7 Things to Consider When Buying a Rental Property

Leaving out a variable can cost you big with this type of investment.

Aug 24, 2014 at 12:00PM

Remember that place you always liked to go to? Maybe you visited it every year, or maybe you were there just once as a child. Now that you have more money, you could afford to buy some property there, provided you rent it out. But can you really profit from a rental property, or will extra costs eat away at returns?

Investment or pleasure?
The first thing to decide when looking to buy a rental property is whether you expect to make money off the property or whether you just want a vacation home and are using the rental idea as an excuse for a purchase.

Daytona-Beach. Licensed under public domain via Wikimedia Commons.

While there's nothing wrong with buying a piece of property for personal enjoyment if you can spare the cash, you shouldn't just assume that renting out your property will cover all the bills.

In fact, other expenses (covered in greater detail in a moment) can turn some properties into money losers even if being rented out on a regular basis.

On the other hand, if you want to buy a property for investment purposes, all the same due diligence should be performed as if you were buying a stock, bond, or other typical investment.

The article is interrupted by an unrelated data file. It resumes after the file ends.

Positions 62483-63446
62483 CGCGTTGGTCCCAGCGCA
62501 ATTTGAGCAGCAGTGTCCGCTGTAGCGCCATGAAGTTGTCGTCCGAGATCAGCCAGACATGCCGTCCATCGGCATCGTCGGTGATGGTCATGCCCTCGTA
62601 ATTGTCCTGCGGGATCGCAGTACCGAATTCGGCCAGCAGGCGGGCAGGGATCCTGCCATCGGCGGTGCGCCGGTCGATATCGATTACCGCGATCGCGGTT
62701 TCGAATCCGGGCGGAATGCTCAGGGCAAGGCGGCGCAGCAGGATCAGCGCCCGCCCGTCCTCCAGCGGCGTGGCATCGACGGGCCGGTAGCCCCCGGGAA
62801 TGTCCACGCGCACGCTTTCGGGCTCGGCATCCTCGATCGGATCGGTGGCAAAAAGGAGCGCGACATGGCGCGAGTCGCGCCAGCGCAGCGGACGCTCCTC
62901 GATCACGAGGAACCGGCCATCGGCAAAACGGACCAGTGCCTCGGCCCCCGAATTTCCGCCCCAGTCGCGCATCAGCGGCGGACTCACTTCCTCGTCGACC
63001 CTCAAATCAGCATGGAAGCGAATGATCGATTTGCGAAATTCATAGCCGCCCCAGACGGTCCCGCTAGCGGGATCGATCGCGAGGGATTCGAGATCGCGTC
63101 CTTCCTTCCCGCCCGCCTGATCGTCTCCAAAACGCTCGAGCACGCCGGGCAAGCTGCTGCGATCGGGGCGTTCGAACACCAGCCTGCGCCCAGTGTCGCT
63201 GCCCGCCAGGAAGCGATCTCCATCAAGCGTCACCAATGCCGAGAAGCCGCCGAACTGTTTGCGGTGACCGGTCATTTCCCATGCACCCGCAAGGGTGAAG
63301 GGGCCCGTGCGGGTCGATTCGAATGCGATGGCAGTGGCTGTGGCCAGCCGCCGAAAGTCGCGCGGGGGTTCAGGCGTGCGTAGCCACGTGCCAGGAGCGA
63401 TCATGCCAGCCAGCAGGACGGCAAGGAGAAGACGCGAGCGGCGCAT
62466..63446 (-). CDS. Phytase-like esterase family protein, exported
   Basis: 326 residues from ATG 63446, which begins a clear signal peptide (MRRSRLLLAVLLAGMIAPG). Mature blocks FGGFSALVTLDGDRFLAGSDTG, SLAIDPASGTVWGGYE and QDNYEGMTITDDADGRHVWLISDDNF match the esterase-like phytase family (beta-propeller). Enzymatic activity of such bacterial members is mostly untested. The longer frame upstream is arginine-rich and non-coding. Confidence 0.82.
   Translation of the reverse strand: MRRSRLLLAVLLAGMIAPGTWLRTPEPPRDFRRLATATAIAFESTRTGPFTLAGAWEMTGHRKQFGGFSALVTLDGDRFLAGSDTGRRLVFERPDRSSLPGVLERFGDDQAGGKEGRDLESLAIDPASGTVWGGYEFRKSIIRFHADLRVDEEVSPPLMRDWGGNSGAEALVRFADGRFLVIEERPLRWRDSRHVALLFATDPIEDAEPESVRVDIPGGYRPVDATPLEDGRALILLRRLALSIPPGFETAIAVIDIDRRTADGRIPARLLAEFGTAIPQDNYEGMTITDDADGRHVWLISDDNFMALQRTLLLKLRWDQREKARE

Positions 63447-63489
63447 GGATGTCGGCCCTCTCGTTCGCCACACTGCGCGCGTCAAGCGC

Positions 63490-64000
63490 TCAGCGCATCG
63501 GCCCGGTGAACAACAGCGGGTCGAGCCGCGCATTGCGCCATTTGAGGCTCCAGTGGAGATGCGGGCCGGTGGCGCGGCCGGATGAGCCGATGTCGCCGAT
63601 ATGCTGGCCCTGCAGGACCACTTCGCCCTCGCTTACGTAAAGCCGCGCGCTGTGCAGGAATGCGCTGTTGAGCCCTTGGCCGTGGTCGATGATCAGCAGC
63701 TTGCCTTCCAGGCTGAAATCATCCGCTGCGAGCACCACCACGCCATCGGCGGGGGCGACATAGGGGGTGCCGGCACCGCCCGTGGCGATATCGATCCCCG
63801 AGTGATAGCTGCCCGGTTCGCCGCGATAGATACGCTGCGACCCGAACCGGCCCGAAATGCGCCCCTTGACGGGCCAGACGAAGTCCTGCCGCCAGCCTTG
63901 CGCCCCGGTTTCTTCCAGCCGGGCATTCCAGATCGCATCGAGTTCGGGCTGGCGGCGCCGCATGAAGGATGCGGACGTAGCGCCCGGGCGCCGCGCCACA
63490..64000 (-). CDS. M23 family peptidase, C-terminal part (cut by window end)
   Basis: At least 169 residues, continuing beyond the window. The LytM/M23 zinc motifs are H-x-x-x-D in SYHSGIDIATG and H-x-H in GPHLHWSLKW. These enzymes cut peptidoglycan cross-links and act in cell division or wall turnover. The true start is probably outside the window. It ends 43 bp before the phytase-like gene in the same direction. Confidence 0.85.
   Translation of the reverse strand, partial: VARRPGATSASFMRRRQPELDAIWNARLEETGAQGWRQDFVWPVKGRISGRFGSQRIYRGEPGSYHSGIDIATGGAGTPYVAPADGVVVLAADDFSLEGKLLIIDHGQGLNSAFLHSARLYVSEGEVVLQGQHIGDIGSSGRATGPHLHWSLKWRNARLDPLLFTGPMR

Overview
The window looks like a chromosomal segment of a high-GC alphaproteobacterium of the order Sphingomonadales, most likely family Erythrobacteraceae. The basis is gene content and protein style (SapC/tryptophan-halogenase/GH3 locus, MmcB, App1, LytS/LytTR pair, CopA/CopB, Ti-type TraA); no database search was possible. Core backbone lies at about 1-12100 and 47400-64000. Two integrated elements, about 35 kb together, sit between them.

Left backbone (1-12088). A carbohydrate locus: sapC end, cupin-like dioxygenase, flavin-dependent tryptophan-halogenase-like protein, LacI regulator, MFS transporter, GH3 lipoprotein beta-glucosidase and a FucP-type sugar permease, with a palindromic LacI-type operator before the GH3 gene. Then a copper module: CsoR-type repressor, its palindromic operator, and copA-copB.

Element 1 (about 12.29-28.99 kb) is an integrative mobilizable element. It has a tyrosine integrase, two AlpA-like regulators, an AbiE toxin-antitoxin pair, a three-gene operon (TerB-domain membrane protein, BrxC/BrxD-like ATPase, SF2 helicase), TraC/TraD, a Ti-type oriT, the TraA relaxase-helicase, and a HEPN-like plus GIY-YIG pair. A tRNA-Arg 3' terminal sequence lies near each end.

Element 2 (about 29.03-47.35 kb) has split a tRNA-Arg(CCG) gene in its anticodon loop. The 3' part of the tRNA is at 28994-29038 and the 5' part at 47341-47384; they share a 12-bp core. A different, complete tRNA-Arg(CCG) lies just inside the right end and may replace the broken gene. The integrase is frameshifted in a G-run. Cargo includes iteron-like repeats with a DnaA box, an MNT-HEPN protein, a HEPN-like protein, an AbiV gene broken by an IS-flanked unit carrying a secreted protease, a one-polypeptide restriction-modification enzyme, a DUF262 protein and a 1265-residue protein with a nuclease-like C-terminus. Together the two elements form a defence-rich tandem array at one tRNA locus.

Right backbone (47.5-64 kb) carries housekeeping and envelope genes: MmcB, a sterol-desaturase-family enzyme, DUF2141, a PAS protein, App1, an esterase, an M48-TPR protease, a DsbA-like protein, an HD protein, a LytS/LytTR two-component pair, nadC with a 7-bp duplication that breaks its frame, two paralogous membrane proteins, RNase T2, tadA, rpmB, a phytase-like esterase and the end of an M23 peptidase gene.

This means assessing all costs, risks, and benefits and having a thorough look over the property to ensure that your property is as high quality as your other investments.

Just because you don't live in the house doesn't mean it's property tax-exempt. In fact, property taxes can often be higher on non-primary residences because they don't qualify for the homestead exemption. To find out these numbers, do your own research and contact a tax professional, since a small rate change can mean big long-term costs for you as a property owner.

Unlike long-term capital gains and qualified dividends, rental income does not receive a special lower tax rate. Rental income is taxed like ordinary income under IRS rules and thus will be subject to a higher tax rate than similar long-term gains from stocks. When calculating profit potential, be sure to factor in the taxman's cut.

Condition and maintenance


Licensed under Creative Commons Zero, public domain dedication via Wikimedia Commons.

When you buy shares in a company, one share is, for the most part, as good as the next. But rental properties mean a whole new level of hands-on examination. Problems with the roof? Electrical issues? Termites? Mold? Any one of these issues could mean thousands more in repair costs and that eat right into your bottom line. They can even eat into your top line; after all, it's not as if you can rent the place out while a construction crew is tearing it apart.

It's always good to give a property a good look over before you buy, but it's an even better idea to hire a professional home inspector. While it will cost some upfront, unless you really know where to look, an inspector will examine places and identify things you may have never thought of.

This factors into the next point: maintenance. Just as you do work on your house, you will have to keep the rental property in shape. That means landscaping on the outside, keeping the inside running, and repairing or replacing anything that breaks down. Unless you can do all this yourself and are going to do the work to keep two properties up and running, there will be additional costs to factor in here.